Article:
Benedict called on the French bishops to consider more seriously the looming threat of a priestless Church and do more to promote vocations to the priesthood within a context of fidelity to the Church’s magisterium. He highlighted the importance of the liturgical celebration and its “contribution to the civilizing work” of the Church, emphasizing how “respect for its established norms expresses love and fidelity to the faith of the Church.”

“The beauty of her celebrations, far more than innovations and subjective adjustments, constitutes a durable and effective form of evangelization.”

Observers have long noted that the renewal in Catholic France is happening largely on the “traditional” end, with a growing number of new seminarians interested in learning and promoting the pre-1960s version of the Church’s liturgical customs and devotions. They are also notable for their enthusiasm for a more rigorously orthodox approach to the Church’s moral teachings.

Currently the numbers paint a grim picture for the future of the Church. In 1966, just after the close of the Second Vatican Council, there were 4,536 seminarians in France. In 2011, the total number of French seminarians is down to 710, a decline of 85 percent and the lowest numbers since the French Revolution.

This year the French bishops announced that only 96 diocesan priests would be ordained, down from 109 the previous year, representing an 11 per cent drop. Meanwhile, roughly 800 French diocesan priests retire or die every year.

Of the remaining seminarians, however, approximately one third are formally attached to one of the communities set up to accommodate the more traditional forms of liturgy and practice.

Joseph Meaney, a French citizen and the Director of International Coordination at Human Life International’s Rome office, told LifeSiteNews.com that the situation in France is at a critical juncture and that sooner or later the country once called the “eldest daughter of the Church” will again be declared “mission territory.”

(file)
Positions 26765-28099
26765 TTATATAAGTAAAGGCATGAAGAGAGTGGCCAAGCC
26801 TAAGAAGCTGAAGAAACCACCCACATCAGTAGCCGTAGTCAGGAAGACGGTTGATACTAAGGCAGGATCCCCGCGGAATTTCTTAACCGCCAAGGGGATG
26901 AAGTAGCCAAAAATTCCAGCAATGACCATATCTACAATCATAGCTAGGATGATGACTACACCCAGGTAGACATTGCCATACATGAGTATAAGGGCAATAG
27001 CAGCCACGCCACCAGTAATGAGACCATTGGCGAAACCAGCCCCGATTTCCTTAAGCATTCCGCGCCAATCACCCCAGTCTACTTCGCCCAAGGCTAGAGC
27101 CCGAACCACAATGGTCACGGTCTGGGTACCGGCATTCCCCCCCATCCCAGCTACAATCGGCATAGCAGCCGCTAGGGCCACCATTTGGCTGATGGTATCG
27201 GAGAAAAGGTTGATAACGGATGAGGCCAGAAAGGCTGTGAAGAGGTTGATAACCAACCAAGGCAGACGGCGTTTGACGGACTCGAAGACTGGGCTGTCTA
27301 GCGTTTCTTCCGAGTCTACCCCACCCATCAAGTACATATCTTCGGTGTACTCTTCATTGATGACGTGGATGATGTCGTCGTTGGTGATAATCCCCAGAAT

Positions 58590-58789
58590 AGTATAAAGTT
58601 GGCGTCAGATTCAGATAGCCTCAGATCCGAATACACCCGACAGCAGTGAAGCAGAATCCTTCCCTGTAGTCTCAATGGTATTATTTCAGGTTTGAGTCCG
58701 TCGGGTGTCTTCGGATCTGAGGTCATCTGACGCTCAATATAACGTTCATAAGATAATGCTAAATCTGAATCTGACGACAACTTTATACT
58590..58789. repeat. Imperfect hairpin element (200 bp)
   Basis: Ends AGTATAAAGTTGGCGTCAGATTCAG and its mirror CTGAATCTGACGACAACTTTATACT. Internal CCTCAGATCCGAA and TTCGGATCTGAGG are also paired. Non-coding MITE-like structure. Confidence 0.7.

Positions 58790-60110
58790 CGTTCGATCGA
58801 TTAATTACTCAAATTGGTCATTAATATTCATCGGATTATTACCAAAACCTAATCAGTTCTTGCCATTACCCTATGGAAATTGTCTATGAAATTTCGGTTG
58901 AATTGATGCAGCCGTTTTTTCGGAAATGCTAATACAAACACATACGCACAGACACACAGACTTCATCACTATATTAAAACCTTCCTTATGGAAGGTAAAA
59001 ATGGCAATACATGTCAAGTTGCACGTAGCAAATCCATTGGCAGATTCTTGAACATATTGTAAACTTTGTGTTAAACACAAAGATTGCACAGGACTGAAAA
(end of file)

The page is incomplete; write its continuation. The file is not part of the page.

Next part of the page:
(Click “like” if you want to end abortion! )

“There are many dioceses which will literally not have enough priests to serve their territories,” Meaney said. “There will be a need to send in missionaries from other countries that are French speaking, which means mostly African countries.”

“There are priests available around the Church,” he said, but in recent decades there has been a strong antipathy among the French episcopate to allowing priests from other countries to come in. “Generally, there’s an ideological position there. They only wanted people with a certain background, a certain pastoral practice that fit with their viewpoints, usually a fairly liberal one. So they weren’t really open to allowing other groups in.”

“That obviously is going to have to change,” Meaney said. He noted the growing acceptance by several French bishops who have started allowing in new congregations who hold a more traditional mindset.

But the French Church has an uphill climb with France continuing to be “heavily influenced” by secularism, Meaney added. The work of the pro-life movement in France face great obstacles created by the “very militant” separation of Church and state, called laïcité, as distinct from other European countries—a holdover, he said, of the French Revolution.